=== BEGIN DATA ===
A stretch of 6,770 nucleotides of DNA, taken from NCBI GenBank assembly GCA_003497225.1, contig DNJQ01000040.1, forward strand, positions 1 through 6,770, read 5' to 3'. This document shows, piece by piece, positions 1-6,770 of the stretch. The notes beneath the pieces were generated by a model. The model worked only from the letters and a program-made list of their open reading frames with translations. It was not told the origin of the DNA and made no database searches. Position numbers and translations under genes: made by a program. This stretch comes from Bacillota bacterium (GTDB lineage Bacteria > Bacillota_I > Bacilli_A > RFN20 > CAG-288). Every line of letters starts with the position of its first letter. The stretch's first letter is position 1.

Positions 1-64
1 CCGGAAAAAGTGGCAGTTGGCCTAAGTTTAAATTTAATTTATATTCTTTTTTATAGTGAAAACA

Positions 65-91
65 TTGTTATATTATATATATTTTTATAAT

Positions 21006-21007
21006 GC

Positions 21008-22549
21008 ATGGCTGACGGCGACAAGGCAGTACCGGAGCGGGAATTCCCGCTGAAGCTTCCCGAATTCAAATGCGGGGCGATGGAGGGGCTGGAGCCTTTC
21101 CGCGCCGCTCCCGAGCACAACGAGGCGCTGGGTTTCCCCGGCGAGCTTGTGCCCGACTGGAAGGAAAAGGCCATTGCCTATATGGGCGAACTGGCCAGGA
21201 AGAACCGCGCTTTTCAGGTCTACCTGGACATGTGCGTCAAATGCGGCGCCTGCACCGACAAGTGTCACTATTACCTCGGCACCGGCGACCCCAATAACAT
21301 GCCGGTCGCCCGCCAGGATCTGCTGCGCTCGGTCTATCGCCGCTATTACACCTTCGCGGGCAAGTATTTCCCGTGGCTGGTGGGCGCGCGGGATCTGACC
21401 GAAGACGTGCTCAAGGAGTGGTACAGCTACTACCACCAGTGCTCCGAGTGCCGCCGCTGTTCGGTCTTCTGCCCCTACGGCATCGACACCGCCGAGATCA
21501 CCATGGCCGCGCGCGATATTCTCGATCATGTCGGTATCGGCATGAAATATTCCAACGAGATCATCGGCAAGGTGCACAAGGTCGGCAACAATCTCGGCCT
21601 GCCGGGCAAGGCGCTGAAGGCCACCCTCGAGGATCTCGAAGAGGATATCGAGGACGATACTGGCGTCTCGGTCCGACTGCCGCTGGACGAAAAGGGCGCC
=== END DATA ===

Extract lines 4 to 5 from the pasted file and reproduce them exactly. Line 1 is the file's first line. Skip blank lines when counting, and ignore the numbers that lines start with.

Positions 65-91
65 TTGTTATATTATATATATTTTTATAAT